cmd.exe) when Windows 7 starts, save a batch file (or add a shortcut to one) in your startup directory. To create a batch file, open a plain-text editor like Notepad, type one command per line, and save your file with the "
FYI: to delay a startup item from starting, you can either write a script / batch file that waits before executing some commands, or just create a folder in the startup folder: it will open in Windows Explorer, and let you manually launch any shortcut it contains .
• For environment variables in a batch file, use one of the following to point to your startup folder:
%APPDATA%\Microsoft\Windows\Start Menu\Programs\Startup, or:
• With JScript / VBScript, create a
WScript.Shellobject and access the current user or all users' startup folder through
• The startup folder registry key in regedit.exe -for the current user- is:
The Microsoft configuration tool, called "
msconfig.exe", requires administrative privileges, so you should either be running Windows 7 as an administrator (definitely not recommended), or at least know the administrator's password. To launch it from the Run dialog, press +R, type "
msconfig" in the text box, and hit Enter). To launch it from the start menu, type "
msconfig" in the search field and hit Enter. Either way, confirm that you want to proceed and/or enter the administrator password (the only way it can run).
The first tab we're interested in for startup programs is "Services": it lists all background processes Windows 7 will (try to) launch when the computer starts and/or the current user logs in. Since many essential operating system functions are in the list, check the "Hide all Microsoft services" checkbox at the bottom, so you don't accidentally cripple your machine .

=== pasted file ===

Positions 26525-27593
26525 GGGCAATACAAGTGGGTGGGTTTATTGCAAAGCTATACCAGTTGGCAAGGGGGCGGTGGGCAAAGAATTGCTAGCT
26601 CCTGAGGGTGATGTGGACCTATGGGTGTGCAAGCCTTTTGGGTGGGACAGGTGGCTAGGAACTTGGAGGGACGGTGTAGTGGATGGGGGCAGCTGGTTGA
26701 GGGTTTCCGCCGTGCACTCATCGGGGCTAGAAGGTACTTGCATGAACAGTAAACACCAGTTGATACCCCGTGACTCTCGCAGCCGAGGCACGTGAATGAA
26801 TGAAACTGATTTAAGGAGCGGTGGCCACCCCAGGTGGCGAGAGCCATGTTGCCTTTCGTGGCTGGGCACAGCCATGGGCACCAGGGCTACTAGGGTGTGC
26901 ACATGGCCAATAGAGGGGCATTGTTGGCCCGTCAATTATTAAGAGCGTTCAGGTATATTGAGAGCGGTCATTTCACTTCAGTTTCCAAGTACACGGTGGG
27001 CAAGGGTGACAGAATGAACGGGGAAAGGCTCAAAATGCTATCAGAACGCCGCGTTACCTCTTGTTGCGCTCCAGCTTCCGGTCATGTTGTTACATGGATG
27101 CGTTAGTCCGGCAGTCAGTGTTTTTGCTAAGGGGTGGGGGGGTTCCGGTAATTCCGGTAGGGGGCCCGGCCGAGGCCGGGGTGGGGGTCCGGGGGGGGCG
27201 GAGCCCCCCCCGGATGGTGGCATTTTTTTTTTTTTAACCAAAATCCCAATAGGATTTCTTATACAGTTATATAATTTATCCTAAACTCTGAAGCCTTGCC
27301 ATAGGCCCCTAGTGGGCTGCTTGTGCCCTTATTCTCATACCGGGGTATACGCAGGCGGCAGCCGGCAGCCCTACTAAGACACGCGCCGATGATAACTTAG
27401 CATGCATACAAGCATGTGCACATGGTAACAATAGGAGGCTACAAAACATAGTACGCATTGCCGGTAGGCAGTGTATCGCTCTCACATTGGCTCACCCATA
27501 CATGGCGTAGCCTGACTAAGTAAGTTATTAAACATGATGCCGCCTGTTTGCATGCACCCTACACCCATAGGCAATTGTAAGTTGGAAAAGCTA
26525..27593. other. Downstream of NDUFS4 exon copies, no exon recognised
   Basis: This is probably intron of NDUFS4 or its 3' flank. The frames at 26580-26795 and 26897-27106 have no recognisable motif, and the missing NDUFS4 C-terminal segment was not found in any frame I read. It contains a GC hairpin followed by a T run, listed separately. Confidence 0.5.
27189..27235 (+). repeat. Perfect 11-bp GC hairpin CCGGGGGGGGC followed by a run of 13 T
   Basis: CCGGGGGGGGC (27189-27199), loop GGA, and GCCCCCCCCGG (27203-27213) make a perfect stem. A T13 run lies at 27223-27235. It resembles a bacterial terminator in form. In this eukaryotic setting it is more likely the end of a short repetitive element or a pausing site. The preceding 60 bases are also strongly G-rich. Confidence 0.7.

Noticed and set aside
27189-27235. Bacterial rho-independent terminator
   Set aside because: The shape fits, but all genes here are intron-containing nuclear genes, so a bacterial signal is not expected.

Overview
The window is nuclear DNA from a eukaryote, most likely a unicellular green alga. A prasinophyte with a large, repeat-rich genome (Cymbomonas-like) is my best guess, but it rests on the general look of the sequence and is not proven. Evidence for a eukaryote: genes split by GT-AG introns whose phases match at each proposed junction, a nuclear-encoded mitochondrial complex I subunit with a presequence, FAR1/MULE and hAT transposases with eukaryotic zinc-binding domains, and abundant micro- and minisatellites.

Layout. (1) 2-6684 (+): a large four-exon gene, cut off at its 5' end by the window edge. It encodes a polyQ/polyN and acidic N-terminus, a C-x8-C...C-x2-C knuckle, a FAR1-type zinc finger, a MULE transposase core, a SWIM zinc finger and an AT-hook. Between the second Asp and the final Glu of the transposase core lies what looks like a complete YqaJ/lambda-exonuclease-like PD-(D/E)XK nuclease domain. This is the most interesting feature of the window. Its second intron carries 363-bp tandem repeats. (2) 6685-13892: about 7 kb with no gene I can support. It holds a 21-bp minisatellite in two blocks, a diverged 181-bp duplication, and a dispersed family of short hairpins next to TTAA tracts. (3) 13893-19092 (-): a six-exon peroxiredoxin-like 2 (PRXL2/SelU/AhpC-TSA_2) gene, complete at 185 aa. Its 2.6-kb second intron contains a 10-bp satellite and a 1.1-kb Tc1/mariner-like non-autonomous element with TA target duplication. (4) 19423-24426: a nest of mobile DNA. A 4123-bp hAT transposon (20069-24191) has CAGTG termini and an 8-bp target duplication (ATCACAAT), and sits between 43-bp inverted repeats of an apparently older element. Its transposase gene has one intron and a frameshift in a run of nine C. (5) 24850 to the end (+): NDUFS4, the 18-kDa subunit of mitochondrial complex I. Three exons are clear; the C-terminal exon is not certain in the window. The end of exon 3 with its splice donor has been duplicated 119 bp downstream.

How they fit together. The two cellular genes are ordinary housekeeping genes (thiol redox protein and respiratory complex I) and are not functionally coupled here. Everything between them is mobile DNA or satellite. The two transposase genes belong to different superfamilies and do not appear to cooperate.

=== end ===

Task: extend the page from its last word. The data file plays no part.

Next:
Important: unlike the startup folder, msconfig affects all users, not just your profile. Keep that in mind when enabling or disabling services. Some you may not use may be crucial to other users!
Do a quick online search for services you don't want to run, especially if you aren't familiar with them; some, like "
FLEXnet Licensing Service", are used by legitimate applications to prevent software piracy. Preventing that service (and similar ones) from starting with Windows could either make legitimate software appear as counterfeit, or force you to reinstall the software. Be cautious before unchecking!
The Startup tab in msconfig lists third-party applications and services, or Microsoft products and services that didn't come built into Windows (like Microsoft Office, Microsoft Security Essentials, etc.)
Be careful with the programs you uncheck from the listing; these include third-party antivirus software (like Malwarebytes), which won't start if you deselect them. The "
msseces.exe" entry loads the "GUI" (taskbar icon and main program window) for Microsoft Security Essentials: you will still be protected if you uncheck it, but you won't see the icon in the notification area (system tray) unless you manually launch the program from the start menu. Also make sure that you know which program or utility you are disabling, since some of them handle software-piracy counterfeit measures (like protection for Adobe Photoshop, without which the software will not start, or show as unregistered).
Once you are done, click on the OK button: if you've made any changes, you'll see the dialog shown below. Click "Restart" to reboot Windows 7 right away (close all programs and save any documents before doing so!) Otherwise, click "Exit without restart" to save the change but keep using your PC:
Note - it's a good idea to restart your computer right away: if there is any issue, you'll remember the changes much more easily, and (hopefully) be able to correct or troubleshoot any problem you face!